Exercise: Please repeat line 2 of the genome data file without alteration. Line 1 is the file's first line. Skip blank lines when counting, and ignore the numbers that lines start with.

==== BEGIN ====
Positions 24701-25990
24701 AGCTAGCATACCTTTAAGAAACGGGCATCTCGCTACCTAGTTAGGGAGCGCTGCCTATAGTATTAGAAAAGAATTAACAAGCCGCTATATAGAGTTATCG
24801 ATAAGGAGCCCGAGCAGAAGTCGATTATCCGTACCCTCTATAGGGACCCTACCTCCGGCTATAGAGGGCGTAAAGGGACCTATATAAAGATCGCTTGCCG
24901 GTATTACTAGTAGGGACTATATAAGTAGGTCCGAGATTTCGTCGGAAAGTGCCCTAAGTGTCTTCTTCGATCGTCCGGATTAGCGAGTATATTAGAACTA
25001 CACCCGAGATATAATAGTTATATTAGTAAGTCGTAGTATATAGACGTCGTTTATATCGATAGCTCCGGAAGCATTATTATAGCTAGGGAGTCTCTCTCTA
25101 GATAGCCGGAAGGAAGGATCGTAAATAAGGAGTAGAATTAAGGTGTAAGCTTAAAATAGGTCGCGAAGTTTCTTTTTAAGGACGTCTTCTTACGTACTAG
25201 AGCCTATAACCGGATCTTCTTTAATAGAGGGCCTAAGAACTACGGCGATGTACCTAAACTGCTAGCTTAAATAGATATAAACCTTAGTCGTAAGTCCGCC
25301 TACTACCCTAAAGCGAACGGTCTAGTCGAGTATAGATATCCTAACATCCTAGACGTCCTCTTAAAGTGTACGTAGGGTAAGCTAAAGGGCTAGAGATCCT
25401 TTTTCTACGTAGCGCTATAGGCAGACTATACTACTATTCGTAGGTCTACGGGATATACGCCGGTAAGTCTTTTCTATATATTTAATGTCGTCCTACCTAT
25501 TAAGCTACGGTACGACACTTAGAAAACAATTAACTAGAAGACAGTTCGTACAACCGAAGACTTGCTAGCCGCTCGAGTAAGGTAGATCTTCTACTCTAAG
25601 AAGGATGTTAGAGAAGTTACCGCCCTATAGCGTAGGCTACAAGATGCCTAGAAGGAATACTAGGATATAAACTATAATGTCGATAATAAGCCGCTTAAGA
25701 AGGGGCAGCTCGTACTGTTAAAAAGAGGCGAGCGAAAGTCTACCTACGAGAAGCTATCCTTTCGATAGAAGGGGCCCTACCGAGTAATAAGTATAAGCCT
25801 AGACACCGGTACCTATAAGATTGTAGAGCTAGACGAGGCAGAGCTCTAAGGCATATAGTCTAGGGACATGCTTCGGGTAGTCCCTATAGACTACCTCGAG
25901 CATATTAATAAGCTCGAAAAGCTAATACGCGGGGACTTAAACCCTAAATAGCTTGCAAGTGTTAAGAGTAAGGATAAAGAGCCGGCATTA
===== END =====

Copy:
24701 AGCTAGCATACCTTTAAGAAACGGGCATCTCGCTACCTAGTTAGGGAGCGCTGCCTATAGTATTAGAAAAGAATTAACAAGCCGCTATATAGAGTTATCG